Adam Brody is a natural when it comes to comedy, and the same can be said with his latest film, The Kid Detective, which was released on Oct. 16. Though slightly darker than his previous comedic roles like Gilmore Girls and In the Land of Women, his character Abe is still just as intriguing. The film — which was written and directed by Evan Morgan — follows Brody as a former kid detective who is still solving minor cases around his small town as an adult — that is, until a teenager named Caroline approaches him with his first adult case to figure out who murdered her boyfriend.
Intrigued? So was Brody when he got the script about five years ago. While chatting with POPSUGAR, the actor said he was immediately drawn to the project because of Morgan's writing. "He's just got a great, specific, super funny, super sharp, very poetic and deep writing style," he said about the writer and director. "There's that and then, it's just very funny on the surface, and the more you dug, the more depth there was. But also, I love the idea. It's a very high concept, fun, pop corny idea, and that gets you right away. That didn't hurt either."
He also loved how funny Abe's character is. "Almost everything he says is funny. I'd say every other line is — it's not like huge gags, although, there are some fairly big gags in the movie — but there's such a naiveté, such an occasional selfishness. I just love the humour. The screenplay's so sharp and witty the whole time and I just love saying Evan's language that cut it. It just rolls off the tongue, for me anyways. It's a very nice fit on one hand."
Despite the comedic moments, the film does get progressively darker as Abe tries to solve the murder of Caroline's boyfriend. One of the final moments at the end of the film will leave fans on the edge of their seats as Abe confronts a past childhood trauma. "I loved it. It stayed with me," he said about the film's big twist. "This is a screenplay that I'd been with for five, six years, and that image stuck with me in the beginning, the first time I read it, and just never left. I love the ending to this movie, and it's something that is rare. It's rare to have a really great ending or have an ending be the high of the movie in a way [and] build to something. It's hard to do. I remember in Ready or Not, that has such a great ending that I just read the screenplay and was like, 'Oh.' People had such a good feeling walking out of the theatre. Leaving them here is great."
Similar to the film's many layers, Brody's career has taken on many different forms in recent years. He recently gained critical acclaim for the 2019 horror thriller Ready or Not and appeared in the action comedy Shazam! that same year. Brody's personal life has also changed a great deal as of late. After welcoming a daughter with his wife, Leighton Meester, in 2015, the couple welcomed their second child, a baby boy, earlier this year.
"[Being a dad] influences literally everything I do and the roles are certainly a part of that."
Brody adds that fatherhood has actually influenced the kind of roles he takes on to a degree. "[Being a dad] influences literally everything I do and the roles are certainly a part of that," he said. "It gives you such a heightened awareness. If I may critique movies at large, kids are our entire universe. Maybe when you're away at work, they're not, but if you're home and you're present, they are the centre of the universe and they don't care about you. What I mean is, they don't care about your personal time. We can talk around them or have an adult conversation, but they'll pull you down at their level pretty aggressively, pretty quickly. I always think it's funny when there's a movie [and parents and kids are] all in a scene together and the parents are talking about parent stuff and the kids aren't as big a presence in the room, when it's not [not like that in real life]. It's chaos. It's great. It's wonderful. I guess my point is, [having kids has] certainly given me an understanding and the confidence to play a parent. I'm well-informed there and can bring some truth to that kind of role."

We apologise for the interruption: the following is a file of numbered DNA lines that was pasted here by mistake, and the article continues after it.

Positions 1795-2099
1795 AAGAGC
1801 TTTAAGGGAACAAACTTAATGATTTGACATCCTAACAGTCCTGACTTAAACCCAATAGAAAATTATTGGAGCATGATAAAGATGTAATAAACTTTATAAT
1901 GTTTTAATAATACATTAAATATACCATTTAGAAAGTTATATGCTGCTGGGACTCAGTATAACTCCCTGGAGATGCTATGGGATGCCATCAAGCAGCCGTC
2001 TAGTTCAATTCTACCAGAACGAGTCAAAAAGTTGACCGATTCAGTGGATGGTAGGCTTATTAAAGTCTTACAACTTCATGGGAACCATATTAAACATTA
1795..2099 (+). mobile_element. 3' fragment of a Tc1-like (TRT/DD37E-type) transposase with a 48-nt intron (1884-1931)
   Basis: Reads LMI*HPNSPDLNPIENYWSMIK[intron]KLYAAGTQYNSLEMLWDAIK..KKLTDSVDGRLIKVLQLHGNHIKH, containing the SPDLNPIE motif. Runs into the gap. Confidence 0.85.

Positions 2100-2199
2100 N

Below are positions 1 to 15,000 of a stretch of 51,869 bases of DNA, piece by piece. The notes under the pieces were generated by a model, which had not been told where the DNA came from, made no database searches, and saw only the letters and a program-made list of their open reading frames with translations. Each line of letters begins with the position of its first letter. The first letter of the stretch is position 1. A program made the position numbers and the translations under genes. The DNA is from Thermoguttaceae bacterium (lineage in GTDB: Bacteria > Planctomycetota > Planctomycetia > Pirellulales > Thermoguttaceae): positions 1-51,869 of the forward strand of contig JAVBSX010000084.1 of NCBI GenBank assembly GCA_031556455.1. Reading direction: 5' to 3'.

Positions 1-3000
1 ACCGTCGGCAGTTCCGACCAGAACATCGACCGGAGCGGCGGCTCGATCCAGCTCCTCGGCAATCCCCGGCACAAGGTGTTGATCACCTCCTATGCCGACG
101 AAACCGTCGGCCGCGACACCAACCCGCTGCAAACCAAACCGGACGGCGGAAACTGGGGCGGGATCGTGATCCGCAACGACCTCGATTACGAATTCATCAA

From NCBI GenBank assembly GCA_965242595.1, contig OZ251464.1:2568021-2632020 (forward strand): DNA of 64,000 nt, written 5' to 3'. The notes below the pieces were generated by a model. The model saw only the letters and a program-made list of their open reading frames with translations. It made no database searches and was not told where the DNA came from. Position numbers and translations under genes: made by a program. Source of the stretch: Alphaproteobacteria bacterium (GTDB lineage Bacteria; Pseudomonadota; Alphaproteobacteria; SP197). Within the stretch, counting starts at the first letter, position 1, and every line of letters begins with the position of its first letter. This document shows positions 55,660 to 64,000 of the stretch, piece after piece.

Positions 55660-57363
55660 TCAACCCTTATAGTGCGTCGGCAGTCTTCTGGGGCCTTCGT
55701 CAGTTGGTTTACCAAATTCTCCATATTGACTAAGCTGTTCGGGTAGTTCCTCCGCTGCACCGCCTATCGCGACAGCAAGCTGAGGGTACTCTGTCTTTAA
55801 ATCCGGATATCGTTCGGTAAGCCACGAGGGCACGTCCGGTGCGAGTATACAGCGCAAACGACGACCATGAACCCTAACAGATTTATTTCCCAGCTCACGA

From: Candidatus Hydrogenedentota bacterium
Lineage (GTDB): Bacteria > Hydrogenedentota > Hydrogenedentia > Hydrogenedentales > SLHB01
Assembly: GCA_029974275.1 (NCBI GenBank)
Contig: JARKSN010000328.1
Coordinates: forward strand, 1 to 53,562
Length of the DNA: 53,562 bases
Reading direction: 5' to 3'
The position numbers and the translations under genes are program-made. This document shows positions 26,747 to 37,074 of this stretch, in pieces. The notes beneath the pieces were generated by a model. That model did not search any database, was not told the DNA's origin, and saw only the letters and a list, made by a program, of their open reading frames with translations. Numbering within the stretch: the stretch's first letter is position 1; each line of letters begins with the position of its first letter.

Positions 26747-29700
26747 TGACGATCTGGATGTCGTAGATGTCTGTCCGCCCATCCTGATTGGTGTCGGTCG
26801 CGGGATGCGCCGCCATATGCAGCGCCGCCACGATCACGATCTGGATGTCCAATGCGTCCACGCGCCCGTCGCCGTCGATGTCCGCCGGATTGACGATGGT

He has also become much more conscious of the types of movies he's introducing to his kids. "Most of the stuff that I've been watching the last five years, certainly the last three, [is] kid stuff. It's given me a whole new appreciation for children-oriented, kid-oriented stories, and how good a standard they have to be. You can watch something as an adult and you can just veg out and go like, 'I'm just going to watch The Bachelor.' With a kid, it feels dirty. It feels like you're just feeding them M&Ms or something. It just feels straight up bad for them. I know that there are plenty of people that argue that you shouldn't show them anything, [that] they probably shouldn't watch anything for a while, but we haven't held ourselves to those standards. But I do make sure it's all quality. Having a daughter, [which] I'm very thankful for, I've watched so many more female-centric stories. I have never really seen The Wizard of Oz. I'd never really seen Annie. I could go on and on. It's wonderful and it's better. When I think about all the stuff that I grew up on that I want to show her, it all just ends up being so violent. It's given me a whole new appreciation and a whole new library of stuff that I will end up showing my son instead of straight violence, which is so much of what I grew up watching and loved, but it doesn't necessarily build a better human."